The “Brown bounce” has come to an end, according to a poll by ComRes for The Independent which shows the Conservative Party’s lead has risen from one to five percentages points since last month. It also reveals strong opposition to Labour’s planned tax rises.
The survey puts the Conservatives on 39 per cent (up two points on last month), Labour on 34 per cent (down two), the Liberal Democrats on 16 per cent (down one point) and other parties 11 per cent (up one). The figures would leave Labour the largest party but 30 seats short of an overall majority if repeated at a general election.
The poll found that, by a clear margin, voters would prefer to avoid tax rises than to preserve spending on public services, suggesting a change in the public mood since the 2001 and 2005 elections.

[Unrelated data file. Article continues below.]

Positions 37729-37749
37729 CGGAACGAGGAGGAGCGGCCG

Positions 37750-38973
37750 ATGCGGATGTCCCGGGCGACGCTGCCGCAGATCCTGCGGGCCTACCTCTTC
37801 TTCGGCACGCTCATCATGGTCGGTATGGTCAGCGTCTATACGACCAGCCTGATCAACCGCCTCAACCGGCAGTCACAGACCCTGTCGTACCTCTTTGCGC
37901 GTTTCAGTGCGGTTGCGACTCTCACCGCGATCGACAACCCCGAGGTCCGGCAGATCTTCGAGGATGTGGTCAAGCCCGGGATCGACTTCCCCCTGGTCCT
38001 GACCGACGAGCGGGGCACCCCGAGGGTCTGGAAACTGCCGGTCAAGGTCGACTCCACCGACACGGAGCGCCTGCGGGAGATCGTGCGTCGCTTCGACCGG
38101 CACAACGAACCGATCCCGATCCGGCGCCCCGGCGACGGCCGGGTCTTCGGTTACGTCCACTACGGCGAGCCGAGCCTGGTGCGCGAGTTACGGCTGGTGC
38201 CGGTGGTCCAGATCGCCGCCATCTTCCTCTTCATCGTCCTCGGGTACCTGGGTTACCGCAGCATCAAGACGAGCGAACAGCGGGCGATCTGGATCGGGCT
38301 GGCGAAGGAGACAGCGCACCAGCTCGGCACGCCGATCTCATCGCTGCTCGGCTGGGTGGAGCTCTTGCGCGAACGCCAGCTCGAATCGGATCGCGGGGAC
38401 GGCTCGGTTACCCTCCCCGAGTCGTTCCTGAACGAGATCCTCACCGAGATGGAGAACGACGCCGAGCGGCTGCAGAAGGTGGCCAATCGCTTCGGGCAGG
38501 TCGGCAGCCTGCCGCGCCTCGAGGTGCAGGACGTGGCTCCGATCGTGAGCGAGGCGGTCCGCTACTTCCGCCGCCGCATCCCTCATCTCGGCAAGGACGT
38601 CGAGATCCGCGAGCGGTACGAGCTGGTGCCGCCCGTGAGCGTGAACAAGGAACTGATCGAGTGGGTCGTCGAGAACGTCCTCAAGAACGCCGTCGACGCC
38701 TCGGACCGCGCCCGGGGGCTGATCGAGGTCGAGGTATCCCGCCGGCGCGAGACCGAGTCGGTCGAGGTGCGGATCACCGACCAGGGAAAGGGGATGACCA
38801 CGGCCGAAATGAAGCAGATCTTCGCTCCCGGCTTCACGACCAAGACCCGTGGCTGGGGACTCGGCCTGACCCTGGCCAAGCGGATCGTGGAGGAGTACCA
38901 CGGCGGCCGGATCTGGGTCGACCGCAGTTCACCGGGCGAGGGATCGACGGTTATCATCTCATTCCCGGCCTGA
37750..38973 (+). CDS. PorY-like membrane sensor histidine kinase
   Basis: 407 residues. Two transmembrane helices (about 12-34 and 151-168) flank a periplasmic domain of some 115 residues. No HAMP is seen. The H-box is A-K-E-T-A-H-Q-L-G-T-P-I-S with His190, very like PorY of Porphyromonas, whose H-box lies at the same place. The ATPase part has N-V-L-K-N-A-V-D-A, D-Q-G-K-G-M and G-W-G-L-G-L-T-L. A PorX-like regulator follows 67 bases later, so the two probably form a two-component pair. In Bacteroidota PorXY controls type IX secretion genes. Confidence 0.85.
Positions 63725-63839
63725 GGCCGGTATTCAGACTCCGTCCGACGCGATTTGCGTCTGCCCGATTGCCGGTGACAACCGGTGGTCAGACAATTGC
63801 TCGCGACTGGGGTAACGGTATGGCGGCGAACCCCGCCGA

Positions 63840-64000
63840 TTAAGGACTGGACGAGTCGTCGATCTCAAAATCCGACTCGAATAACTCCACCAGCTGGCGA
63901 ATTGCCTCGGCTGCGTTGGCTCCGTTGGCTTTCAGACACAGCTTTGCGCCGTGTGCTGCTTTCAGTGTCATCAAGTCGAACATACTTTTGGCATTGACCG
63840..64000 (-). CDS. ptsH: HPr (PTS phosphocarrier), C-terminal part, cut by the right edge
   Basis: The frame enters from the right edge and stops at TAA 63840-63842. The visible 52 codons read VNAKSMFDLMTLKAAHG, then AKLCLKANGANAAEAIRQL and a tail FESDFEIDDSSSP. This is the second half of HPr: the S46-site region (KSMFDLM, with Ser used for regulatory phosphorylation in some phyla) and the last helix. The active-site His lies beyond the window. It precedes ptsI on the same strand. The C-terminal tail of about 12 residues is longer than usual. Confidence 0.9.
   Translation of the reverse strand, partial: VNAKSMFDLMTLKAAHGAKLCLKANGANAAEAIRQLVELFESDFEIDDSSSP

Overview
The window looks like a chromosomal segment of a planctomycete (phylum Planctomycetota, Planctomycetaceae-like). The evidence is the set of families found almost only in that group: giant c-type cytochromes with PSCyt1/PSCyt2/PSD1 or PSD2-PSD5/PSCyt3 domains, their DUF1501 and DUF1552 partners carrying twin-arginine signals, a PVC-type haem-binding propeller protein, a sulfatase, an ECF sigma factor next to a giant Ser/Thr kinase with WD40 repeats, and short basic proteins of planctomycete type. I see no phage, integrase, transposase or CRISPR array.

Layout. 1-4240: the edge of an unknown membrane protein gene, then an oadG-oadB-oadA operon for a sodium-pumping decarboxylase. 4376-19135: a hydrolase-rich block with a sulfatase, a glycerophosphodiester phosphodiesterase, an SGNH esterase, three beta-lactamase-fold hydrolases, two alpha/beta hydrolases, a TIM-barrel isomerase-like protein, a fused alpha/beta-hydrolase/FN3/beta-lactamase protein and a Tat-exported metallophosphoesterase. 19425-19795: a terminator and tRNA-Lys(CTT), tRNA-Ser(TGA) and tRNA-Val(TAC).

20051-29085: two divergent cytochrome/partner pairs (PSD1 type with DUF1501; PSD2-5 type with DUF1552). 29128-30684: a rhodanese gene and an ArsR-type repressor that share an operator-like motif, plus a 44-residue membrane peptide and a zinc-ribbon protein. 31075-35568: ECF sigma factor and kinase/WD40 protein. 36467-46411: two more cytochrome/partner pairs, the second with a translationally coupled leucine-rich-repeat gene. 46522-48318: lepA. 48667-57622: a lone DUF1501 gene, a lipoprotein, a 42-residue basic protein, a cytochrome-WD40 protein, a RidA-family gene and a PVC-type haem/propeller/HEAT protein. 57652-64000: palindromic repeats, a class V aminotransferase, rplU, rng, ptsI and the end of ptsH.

Asked how they would vote if the Tories committed themselves to a lower level of public spending than Labour and said that they would try not to raise taxes, 49 per cent said Tory and 32 per cent Labour, 11 per cent LibDems and eight per cent others.
There was a similar result when people were asked how they would vote if Labour committed itself to higher public spending than the Conservatives and acknowledged this was likely to mean an increase in some personal taxes. The figures were: Tory 48 per cent, Labour 30 per cent, LibDems 13 per cent, others 10 per cent.